Washington State Chapter Boosts Fragility, Implicit Bias Training

By Alison Laurio

When NASW’s Washington Chapter members asked for more training on fragility and implicit bias, Executive Director Jeremy Arp brought in Sarah Dailey, MA, LMFT, for a workshop, “Analyzing Our Whiteness: Privilege, Bias, and Fragility.”

“The workshop defines key cultural competency concepts, privilege, bias and fragility, and aims to increase awareness of one’s own biases to reduce barriers to good clinical care,” Arp said.Dailey’s program includes “small group activities, and larger group discussions designed to encourage introspection and application of insights in the therapy context and beyond” he said.

“Therapists need to continue to take opportunities to explore their own privilege, biases and fragility in order to work toward dismantling white supremacy.”

Dailey is a licensed telehealth marriage and family therapist who works with varied clients on a variety of clinical issues. Her practice is called Connected Perspectives, PLLC. Her workshop objectives for the program include exploring one’s own personal cultural identity; defining key cultural competency concepts including privilege, bias and fragility; and increasing awareness of one’s own biases to reduce barriers to good clinical care.

Dailey said it can be hard to get rid of biases, “because they’re entrenched in our society.”

First, a person must recognize the biases are there. Indications can include feelings of being defensive, resistant or hurt; and the desire to leave, explain or intellectualize.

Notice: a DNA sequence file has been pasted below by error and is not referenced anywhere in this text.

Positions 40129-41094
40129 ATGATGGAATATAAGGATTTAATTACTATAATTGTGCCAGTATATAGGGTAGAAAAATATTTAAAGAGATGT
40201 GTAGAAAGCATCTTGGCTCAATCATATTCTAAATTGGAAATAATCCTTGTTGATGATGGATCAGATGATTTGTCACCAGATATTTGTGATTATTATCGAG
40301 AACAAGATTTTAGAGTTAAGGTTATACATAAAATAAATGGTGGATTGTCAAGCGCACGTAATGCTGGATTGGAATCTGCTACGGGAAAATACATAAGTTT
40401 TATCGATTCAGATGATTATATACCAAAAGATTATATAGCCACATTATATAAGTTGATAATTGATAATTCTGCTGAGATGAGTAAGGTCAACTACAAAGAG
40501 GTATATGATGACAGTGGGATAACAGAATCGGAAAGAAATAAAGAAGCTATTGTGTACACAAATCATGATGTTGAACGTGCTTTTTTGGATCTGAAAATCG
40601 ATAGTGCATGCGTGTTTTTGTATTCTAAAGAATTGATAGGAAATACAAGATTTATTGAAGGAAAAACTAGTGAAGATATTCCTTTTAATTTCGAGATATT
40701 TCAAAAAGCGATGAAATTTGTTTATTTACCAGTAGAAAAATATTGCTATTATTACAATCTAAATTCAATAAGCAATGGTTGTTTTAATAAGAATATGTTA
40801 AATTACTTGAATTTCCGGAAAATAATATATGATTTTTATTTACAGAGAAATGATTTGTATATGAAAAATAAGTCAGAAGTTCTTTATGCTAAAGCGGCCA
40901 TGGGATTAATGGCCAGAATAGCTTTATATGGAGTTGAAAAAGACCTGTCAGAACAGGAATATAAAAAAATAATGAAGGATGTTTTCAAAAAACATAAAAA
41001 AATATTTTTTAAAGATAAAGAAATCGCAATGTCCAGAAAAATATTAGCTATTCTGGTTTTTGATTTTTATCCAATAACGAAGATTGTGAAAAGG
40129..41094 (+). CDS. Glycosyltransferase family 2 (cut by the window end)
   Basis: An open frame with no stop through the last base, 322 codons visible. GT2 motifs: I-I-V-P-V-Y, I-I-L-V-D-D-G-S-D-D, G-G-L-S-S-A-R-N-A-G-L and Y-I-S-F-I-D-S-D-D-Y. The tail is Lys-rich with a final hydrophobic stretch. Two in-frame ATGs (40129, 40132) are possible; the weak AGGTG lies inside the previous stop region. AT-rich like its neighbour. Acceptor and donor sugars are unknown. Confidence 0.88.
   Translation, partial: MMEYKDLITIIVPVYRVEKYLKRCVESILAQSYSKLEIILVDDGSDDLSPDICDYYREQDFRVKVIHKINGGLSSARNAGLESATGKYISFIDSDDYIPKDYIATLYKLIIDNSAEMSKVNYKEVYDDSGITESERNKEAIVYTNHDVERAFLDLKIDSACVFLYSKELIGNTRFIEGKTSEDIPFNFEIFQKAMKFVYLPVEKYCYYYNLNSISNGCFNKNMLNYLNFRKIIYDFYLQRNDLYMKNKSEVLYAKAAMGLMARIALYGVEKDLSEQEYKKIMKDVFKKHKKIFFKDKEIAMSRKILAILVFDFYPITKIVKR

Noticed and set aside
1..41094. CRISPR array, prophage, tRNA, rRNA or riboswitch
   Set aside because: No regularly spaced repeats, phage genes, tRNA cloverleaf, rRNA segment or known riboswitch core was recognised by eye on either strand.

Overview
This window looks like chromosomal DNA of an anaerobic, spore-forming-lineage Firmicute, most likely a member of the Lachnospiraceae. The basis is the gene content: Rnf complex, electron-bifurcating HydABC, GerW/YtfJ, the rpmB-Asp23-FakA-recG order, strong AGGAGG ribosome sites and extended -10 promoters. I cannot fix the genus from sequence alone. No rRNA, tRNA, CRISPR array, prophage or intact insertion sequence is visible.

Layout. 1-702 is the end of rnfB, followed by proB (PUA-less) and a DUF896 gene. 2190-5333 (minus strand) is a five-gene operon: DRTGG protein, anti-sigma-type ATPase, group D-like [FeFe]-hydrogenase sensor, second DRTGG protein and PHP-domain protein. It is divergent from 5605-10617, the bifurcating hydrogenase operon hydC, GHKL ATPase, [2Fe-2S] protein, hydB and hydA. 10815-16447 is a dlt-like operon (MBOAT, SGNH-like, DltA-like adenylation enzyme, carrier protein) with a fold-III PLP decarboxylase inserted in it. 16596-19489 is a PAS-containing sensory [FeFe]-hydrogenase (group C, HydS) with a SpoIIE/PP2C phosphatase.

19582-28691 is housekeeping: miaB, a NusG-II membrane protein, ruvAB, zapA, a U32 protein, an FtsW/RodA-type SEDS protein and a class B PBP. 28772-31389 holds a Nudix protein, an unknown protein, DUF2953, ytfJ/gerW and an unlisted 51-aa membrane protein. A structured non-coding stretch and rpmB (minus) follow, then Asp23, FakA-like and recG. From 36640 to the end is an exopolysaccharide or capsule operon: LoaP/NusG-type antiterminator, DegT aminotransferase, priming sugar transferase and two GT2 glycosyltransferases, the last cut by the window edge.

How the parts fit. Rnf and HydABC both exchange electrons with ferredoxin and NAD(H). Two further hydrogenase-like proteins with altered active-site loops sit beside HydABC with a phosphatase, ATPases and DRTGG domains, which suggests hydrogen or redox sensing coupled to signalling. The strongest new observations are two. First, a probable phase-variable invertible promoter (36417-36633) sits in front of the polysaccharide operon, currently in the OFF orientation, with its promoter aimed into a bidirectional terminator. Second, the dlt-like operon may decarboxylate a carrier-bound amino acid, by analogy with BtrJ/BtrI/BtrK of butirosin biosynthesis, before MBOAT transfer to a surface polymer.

There are ways to address these biases, Dailey said, including: noticing when a bias is triggered; not shying away from it or avoiding it; reviewing and accepting feedback; realizing it’s OK to be uncomfortable; striving to be open and curious; and working toward changing your behavior.

“White fragility is the state in which even a minimal amount of racial stress becomes intolerable, triggering a range of defensive moves,” she said. The process is not the end result.

“You need a commitment to an ongoing process of personal reflection. Every human has biases and we all need to be more aware of our biases — understanding and awareness of white fragility and our own privileges and biases.”

Dailey said the program is not only for white people. “It’s for anyone who experiences white privilege, not only white people, as many people benefit from white privilege. It’s for anyone who wants to engage with their own white privilege and engage in clinical care.”

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